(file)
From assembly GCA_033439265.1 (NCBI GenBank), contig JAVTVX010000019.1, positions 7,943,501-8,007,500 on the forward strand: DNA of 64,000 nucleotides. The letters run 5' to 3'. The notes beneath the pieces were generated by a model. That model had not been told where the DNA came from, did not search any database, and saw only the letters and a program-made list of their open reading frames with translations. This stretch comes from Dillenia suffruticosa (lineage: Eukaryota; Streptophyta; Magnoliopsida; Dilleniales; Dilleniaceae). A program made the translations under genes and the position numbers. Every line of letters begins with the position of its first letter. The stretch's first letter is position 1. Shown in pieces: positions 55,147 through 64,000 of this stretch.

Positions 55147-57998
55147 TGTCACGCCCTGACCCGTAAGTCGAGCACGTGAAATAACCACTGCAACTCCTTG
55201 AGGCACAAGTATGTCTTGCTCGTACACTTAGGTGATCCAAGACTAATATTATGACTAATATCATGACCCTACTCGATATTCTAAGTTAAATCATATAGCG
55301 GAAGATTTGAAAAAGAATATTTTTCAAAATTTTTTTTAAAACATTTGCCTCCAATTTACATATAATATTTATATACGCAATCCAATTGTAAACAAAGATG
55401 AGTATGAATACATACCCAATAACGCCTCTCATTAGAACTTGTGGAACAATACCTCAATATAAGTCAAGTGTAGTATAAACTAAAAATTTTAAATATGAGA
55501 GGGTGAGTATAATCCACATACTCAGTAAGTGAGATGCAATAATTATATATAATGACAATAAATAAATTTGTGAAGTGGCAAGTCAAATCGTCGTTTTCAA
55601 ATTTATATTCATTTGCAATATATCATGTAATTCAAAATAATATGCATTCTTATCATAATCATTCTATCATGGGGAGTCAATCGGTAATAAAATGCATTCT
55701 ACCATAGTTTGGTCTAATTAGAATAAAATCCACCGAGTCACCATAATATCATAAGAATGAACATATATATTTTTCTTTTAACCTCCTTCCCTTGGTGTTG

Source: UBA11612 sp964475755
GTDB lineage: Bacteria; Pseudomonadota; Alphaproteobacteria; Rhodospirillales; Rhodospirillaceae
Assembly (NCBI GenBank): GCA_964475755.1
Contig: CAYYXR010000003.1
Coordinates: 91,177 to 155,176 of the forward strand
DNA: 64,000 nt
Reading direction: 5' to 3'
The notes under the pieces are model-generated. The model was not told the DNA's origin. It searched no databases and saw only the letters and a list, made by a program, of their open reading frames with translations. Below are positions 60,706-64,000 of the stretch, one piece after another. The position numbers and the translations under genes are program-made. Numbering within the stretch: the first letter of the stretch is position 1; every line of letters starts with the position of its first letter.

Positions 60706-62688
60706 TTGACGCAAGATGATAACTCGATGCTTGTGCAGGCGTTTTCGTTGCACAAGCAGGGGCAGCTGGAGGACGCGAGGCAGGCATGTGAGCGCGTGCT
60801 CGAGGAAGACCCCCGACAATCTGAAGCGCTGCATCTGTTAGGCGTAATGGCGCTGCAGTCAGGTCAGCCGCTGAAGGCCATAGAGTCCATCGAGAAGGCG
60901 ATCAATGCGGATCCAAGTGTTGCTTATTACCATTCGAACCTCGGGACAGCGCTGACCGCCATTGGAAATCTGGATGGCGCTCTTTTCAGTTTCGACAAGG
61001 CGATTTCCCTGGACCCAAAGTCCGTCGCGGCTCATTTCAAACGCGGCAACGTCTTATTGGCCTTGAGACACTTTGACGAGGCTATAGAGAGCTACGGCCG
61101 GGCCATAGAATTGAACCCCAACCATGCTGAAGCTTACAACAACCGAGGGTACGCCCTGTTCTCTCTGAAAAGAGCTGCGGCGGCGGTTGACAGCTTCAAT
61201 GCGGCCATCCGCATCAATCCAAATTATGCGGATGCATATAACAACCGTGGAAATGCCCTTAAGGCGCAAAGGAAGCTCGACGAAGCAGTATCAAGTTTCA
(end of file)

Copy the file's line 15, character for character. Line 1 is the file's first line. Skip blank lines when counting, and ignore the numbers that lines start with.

DNA: 64,000 nt